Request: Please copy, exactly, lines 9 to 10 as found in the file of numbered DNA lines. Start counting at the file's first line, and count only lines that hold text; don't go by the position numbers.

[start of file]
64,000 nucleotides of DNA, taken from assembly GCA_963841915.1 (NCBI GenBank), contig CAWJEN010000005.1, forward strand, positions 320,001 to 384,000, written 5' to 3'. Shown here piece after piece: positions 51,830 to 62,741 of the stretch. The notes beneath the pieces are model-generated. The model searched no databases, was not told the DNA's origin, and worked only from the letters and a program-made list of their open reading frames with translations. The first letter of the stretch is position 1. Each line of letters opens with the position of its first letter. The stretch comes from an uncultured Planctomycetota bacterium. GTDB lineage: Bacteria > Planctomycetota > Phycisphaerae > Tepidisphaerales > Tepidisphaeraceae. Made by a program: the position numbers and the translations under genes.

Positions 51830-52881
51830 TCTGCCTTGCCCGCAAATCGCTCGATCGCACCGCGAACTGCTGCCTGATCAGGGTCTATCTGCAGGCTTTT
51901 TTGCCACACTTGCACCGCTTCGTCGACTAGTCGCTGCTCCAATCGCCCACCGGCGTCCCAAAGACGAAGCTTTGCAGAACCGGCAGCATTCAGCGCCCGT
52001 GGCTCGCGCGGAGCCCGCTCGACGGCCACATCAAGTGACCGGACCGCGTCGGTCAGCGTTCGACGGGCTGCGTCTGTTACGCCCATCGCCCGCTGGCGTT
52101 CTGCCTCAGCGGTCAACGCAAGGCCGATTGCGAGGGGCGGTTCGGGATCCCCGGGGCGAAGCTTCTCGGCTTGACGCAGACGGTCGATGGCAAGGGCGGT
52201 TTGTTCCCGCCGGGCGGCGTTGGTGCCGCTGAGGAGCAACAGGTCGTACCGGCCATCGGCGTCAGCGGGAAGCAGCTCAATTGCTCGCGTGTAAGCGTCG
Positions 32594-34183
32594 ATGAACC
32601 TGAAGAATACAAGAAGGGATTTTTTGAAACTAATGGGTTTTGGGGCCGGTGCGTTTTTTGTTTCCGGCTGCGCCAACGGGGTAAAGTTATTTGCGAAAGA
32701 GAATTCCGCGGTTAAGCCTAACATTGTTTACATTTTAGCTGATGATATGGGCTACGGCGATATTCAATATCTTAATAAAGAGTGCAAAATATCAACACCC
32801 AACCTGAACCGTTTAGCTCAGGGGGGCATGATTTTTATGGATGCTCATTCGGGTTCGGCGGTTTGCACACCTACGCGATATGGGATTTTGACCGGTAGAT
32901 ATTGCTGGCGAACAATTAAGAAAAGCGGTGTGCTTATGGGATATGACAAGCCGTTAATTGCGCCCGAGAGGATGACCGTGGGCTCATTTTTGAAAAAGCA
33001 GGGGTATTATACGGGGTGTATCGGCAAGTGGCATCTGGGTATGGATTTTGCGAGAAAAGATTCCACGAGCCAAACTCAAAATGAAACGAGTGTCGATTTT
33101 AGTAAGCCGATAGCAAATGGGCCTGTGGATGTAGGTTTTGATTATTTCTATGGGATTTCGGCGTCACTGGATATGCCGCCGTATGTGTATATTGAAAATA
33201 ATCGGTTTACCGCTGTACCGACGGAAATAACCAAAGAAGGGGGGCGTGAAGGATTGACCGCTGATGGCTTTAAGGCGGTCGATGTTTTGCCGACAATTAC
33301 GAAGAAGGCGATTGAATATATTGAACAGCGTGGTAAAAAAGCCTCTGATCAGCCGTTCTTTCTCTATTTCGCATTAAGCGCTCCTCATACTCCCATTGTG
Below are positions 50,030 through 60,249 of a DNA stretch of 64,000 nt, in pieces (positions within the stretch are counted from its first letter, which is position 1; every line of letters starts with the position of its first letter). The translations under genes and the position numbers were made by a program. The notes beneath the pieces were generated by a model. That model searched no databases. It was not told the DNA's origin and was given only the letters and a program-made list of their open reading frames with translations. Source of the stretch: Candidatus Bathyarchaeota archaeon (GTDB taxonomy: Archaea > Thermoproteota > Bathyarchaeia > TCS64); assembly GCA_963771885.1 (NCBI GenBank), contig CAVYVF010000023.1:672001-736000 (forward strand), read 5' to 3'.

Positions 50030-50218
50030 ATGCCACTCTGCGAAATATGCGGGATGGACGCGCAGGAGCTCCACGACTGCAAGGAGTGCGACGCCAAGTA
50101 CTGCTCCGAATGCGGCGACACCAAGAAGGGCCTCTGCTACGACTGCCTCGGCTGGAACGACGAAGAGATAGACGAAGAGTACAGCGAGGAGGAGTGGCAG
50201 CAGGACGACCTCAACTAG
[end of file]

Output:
32594 ATGAACC
32601 TGAAGAATACAAGAAGGGATTTTTTGAAACTAATGGGTTTTGGGGCCGGTGCGTTTTTTGTTTCCGGCTGCGCCAACGGGGTAAAGTTATTTGCGAAAGA